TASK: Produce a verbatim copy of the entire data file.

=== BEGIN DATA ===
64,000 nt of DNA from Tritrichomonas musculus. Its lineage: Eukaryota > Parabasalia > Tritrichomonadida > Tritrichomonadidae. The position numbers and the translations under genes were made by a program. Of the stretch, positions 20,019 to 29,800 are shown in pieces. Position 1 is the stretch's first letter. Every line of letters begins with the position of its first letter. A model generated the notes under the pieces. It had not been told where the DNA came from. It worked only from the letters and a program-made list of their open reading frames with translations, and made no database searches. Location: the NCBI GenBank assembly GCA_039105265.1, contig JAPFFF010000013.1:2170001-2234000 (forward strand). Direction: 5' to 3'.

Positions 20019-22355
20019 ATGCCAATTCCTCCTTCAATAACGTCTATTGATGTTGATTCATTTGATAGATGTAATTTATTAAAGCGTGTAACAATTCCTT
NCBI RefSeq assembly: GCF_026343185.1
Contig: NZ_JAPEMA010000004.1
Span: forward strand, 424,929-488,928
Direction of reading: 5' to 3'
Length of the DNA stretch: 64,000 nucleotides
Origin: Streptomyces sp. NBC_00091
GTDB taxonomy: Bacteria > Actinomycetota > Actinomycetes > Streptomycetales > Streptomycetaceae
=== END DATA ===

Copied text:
64,000 nt of DNA from Tritrichomonas musculus. Its lineage: Eukaryota > Parabasalia > Tritrichomonadida > Tritrichomonadidae. The position numbers and the translations under genes were made by a program. Of the stretch, positions 20,019 to 29,800 are shown in pieces. Position 1 is the stretch's first letter. Every line of letters begins with the position of its first letter. A model generated the notes under the pieces. It had not been told where the DNA came from. It worked only from the letters and a program-made list of their open reading frames with translations, and made no database searches. Location: the NCBI GenBank assembly GCA_039105265.1, contig JAPFFF010000013.1:2170001-2234000 (forward strand). Direction: 5' to 3'.

Positions 20019-22355
20019 ATGCCAATTCCTCCTTCAATAACGTCTATTGATGTTGATTCATTTGATAGATGTAATTTATTAAAGCGTGTAACAATTCCTT
NCBI RefSeq assembly: GCF_026343185.1
Contig: NZ_JAPEMA010000004.1
Span: forward strand, 424,929-488,928
Direction of reading: 5' to 3'
Length of the DNA stretch: 64,000 nucleotides
Origin: Streptomyces sp. NBC_00091
GTDB taxonomy: Bacteria > Actinomycetota > Actinomycetes > Streptomycetales > Streptomycetaceae